Saturday, December 25, 2021

A Diary from the Holidays

December 17... 

I'm sitting at a local church, getting ready to cover a Christmas concert with a well-known Christian artist and I should be really happy. But I'm not. I'm sad. I'm incredibly sad.

What gets to me the most is there's no reason to be sad. It's been 2 1/2 years since I was diagnosed with Bipolar Type 2 and even before I knew I had it, I've had these cycles of depression and hypomania for as long as I can remember (it just took a while to be diagnosed). 

So, in other words, this isn't new. I know that this will eventually go away. I also know there's not much I can do to make it go away... I can just ride it out.

But it truly sucks that it's the worst it's been in a while during the holidays...

December 18 (morning)...

It's my dad's 84th birthday. My family is meeting at a Mexican restaurant and then they are coming back to our house (I live with my parents) to celebrate. 

However, I'm still in a low cycle. It's difficult for me to socialize on my best day - and this is DEFINITELY not my best day. I dread having to hang out with the family as no one understands me and I know I'll be judged for not being social.

December 18 (afternoon)...

"Well, that went swimmingly," she said very sarcastically. 

First, I got there last and so my boyfriend and I sat at the far end of the table. One of my brothers and I have recently had some, um, disagreements on some issues and of course, guess who I ended up sitting nearest to? 

I proceeded to be ignored by my family the majority of the meal.

Normally, that would be a good thing but I felt hurt anyway. They didn't know I was in a low cycle. They didn't know I didn't want to socialize. So when they ignored me, I knew it had nothing to do with giving me grace for feeling bad; it was because they didn't care.

Second, the restaurant was loud. It was full and so there was a lot of people talking plus the music was really loud. I didn't bring my ear protection that I have for concerts so by the end of the meal, my nerves were shot.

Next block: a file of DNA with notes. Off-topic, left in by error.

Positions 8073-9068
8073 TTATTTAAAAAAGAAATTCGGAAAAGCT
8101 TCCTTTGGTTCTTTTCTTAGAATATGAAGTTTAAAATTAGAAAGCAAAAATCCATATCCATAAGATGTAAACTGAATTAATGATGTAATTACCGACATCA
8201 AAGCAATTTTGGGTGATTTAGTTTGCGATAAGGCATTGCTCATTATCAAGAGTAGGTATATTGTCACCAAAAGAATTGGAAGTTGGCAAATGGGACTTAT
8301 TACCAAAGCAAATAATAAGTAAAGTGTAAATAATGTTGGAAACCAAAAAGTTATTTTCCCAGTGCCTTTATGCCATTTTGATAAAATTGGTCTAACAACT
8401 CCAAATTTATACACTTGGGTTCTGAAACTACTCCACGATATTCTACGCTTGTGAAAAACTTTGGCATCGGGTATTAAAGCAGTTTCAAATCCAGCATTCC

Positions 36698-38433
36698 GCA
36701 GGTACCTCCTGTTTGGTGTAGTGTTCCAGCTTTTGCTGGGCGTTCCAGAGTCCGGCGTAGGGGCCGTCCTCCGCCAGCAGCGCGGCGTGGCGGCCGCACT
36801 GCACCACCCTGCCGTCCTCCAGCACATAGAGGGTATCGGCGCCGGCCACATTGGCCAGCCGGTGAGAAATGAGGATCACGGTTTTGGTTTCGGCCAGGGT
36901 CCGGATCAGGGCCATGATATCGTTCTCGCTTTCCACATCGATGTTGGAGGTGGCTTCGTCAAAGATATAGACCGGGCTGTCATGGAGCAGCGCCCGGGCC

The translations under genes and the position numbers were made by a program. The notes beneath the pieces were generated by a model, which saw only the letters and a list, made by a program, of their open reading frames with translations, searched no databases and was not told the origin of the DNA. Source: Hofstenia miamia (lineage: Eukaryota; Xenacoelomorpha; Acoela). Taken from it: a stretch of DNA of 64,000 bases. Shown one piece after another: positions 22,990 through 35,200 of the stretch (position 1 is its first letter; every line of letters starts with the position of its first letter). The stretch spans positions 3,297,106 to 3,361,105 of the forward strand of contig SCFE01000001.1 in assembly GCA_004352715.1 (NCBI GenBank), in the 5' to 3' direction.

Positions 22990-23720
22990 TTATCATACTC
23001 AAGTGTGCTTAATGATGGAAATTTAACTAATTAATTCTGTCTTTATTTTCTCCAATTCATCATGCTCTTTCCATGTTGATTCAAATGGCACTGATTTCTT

I decided to take care of myself and go out to the car while everyone waited for the check. I told them what was going on so it wouldn't look like I just walked out on them and they looked at me like I was an alien... just when I thought I couldn't feel worse, they were able to make it happen.

My boyfriend and I needed to run a quick errand on the way back to the house, so we were the last to get there. I walked in and found the family - all sitting around the kitchen table. Our kitchen table sits 6; our dining room table can hold as many as 10. They were crowded around the kitchen table - leaving no room for my boyfriend and me. 

They knew we were coming. They knew the reason I needed to get out of there had nothing to do with them but was because it was loud in the restaurant. They didn't know that I was in a low cycle. But they excluded us anyway.

Talk about feeling bad! So, my boyfriend and I sat by ourselves at the dining room table and had some cake. The family didn't talk to me except to say goodbye when they left.

December 19...

It was a better day in some ways. I visited the church of some friends I had last seen about 35 years ago, when I practically lived with them. Lately we had gotten back in touch through Facebook but had put off actually seeing each other. It was a fun time, though it still had some tough moments because I am still low.

I had been looking forward to this evening for a few weeks. After consulting with my daughter and her fiance', I got tickets to see "It's a Wonderful Life" at the Alabama Theatre for tonight. I made sure their schedule was open, only to find out yesterday that they had ended up making plans to go out of town today.

So, I had 2 tickets that at this late time I couldn't find someone to give them to. Everyone already had plans. I even tried to give away my ticket too so my boyfriend could go with some of his guys friends (plus, I was so down I didn't know if I'd enjoy it). 

I had originally wanted my parents to go, knowing how much they would like going. I offered them to them again and they said they would go.

The logistics of getting them there where they wouldn't have to wait in line and we could get a few of the limited handicapped seats in a general admission scenario was a nightmare. But we figured it out and did it.